Global Markets Rise Ahead Of Fed And Trade Talks As Gold Hits 8 Month High

London (Jan 30)  World stocks inched up and the dollar steadied on Wednesday after Apple failed to disappoint investors and reported earnings, meeting Wall Street's lowered expectations, and sending its stock higher in a muted session as investors braced for a barrage of catalysts, from US-China trade talks and the Fed meeting to an avalanche of corporate earnings. The pound halted a two-day decline and U.K. shares rallied after lawmakers voted to renegotiate Brexit.

The MSCI world equity index was fractionally in the green following gains in Asia overnight and a muted start to trading in Europe. The pan-European STOXX 600 benchmark index was flat.

US equity futures all rose, supported by with Apple shares which extending gains in pre-market trading after first-quarter earnings reassured investors that the worst may be past, although it remains very much unclear if Apple can pivot from a cell phone to a "services" company, especially with services revenue growth slowing sharply. In any case, investors were relieved that there was no more bad news after the company shocked financial markets at the start of this month with a revenue warning that sparked fears that U.S.-China trade tensions were taking a toll on the tech sector.

“Apple earnings delivered enough for investors to come back on board,” said Markets.com analyst Neil Wilson. “Although Apple still faces big questions like pricing structure, upgrade cycles, FX headwinds and weaker Chinese demand, we did get a positive answer to the key question on whether services margins can help rerate the stock higher.”

The Stoxx Europe 600 Index was mixed after data showing euro-area economic confidence extended its worst losing streak in a decade, ahead of Sino-U.S. trade talks and a closely watched Fed announcement in which Chair Powell is likely to disappoint markets. The UK's FTSE 100 traded higher by 0.9%, climbing for a second day and outperforming continental bourses, with CAC also rising 0.5%; DAX trades lower by 0.4%. Investors fretted about the possibility of a “no-deal” British departure from the European Union after UK lawmakers instructed Prime Minister Theresa May on Tuesday to reopen the treaty she had negotiated with Brussels to replace a controversial Irish border arrangement.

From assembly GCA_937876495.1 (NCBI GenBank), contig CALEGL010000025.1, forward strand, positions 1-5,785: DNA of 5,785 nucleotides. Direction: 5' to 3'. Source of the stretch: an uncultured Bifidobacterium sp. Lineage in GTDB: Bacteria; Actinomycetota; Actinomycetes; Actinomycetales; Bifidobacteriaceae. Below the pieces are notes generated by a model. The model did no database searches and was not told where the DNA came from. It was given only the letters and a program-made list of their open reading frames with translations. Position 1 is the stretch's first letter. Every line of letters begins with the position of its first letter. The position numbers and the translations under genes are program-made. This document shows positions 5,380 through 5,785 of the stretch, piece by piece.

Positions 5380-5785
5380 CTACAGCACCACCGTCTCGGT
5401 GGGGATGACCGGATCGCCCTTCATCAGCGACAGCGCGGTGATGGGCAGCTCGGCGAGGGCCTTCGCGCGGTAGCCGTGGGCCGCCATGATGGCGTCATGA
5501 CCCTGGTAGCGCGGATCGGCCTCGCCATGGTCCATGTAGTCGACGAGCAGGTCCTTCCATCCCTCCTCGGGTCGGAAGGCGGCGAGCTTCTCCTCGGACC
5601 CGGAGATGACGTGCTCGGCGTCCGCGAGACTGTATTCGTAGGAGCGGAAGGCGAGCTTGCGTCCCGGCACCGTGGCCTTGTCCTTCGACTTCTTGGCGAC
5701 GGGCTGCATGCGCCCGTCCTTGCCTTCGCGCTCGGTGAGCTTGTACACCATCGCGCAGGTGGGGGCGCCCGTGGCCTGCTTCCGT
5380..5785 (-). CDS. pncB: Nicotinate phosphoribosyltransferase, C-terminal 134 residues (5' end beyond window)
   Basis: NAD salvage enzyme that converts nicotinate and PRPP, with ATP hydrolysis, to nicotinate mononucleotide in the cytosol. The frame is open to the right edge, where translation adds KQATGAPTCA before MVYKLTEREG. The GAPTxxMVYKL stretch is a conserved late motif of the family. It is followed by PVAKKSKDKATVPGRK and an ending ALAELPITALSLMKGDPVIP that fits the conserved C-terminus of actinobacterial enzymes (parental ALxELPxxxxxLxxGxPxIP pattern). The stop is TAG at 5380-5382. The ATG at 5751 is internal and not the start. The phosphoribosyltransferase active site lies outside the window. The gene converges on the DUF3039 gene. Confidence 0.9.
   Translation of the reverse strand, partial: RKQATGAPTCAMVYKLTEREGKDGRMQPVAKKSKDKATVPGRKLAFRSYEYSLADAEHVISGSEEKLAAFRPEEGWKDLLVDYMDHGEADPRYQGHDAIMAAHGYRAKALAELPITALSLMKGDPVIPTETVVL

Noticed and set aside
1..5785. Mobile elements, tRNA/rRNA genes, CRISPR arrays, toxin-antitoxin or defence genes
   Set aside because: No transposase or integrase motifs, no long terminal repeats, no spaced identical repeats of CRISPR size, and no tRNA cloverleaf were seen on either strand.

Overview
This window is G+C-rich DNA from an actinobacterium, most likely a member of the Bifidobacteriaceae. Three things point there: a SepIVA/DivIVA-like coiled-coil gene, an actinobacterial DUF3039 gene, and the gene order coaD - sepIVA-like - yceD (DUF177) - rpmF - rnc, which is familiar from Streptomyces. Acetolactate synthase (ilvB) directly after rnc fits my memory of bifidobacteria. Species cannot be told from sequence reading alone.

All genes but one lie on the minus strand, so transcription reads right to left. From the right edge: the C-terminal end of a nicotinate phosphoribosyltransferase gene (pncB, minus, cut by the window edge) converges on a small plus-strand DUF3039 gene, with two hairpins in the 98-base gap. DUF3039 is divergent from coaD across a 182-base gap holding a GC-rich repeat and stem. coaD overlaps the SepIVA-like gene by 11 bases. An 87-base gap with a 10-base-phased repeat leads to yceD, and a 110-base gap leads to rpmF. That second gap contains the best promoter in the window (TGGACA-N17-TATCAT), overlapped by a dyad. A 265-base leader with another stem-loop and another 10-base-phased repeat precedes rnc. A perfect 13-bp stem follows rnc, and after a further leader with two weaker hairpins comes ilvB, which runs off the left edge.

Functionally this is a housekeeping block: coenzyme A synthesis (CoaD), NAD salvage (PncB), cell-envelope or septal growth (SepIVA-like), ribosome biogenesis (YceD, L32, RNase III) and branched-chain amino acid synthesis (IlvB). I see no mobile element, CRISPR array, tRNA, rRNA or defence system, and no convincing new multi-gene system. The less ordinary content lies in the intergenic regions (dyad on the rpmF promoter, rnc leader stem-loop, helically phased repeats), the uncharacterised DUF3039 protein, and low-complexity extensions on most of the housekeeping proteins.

Goldman Sachs upped its “no-deal” Brexit probability to 15 percent from 10 percent, and cut the chance of Brexit not happening at all to 35 percent from 40 percent according to Reuters. “Tuesday’s Brexit amendments offered little additional clarity to anyone,” Goldman Sachs analysts wrote.

Earlier in the session, Stocks in Japan and China slid, while they increased in South Korea, Australia and Hong Kong. The yuan advanced to the highest since July on hopes for the U.S.-China trade talks getting underway in Washington. Growing fears that central banks are preparing to reflate "whatever it takes", helped send gold to an eight-month high, underscoring lingering investor caution.

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